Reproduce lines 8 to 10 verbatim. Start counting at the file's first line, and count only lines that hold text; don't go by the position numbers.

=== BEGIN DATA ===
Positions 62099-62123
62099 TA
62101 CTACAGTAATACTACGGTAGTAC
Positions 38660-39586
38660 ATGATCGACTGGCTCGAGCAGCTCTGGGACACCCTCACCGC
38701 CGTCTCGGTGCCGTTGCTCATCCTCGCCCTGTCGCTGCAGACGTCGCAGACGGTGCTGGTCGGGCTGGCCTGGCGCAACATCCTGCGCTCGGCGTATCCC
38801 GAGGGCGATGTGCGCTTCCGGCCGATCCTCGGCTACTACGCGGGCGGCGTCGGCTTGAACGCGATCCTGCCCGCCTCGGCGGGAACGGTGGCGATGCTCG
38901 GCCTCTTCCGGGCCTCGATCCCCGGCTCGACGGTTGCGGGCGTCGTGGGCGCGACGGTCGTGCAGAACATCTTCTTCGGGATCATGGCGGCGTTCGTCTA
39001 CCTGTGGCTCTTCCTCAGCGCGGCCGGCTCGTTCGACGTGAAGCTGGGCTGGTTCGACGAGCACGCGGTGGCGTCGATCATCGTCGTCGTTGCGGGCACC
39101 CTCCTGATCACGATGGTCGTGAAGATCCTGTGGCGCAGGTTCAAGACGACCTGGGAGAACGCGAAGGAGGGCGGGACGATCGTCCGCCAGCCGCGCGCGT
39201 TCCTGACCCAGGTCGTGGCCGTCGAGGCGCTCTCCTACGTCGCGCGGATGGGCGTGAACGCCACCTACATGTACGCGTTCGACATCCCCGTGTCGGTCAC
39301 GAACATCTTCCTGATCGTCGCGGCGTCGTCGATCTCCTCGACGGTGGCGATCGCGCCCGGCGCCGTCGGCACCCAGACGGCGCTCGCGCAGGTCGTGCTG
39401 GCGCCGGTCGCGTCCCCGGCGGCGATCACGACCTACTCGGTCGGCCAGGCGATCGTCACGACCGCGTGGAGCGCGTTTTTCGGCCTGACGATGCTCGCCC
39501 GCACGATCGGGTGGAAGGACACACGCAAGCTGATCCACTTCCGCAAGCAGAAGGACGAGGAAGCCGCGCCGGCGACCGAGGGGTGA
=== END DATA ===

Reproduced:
38901 GCCTCTTCCGGGCCTCGATCCCCGGCTCGACGGTTGCGGGCGTCGTGGGCGCGACGGTCGTGCAGAACATCTTCTTCGGGATCATGGCGGCGTTCGTCTA
39001 CCTGTGGCTCTTCCTCAGCGCGGCCGGCTCGTTCGACGTGAAGCTGGGCTGGTTCGACGAGCACGCGGTGGCGTCGATCATCGTCGTCGTTGCGGGCACC
39101 CTCCTGATCACGATGGTCGTGAAGATCCTGTGGCGCAGGTTCAAGACGACCTGGGAGAACGCGAAGGAGGGCGGGACGATCGTCCGCCAGCCGCGCGCGT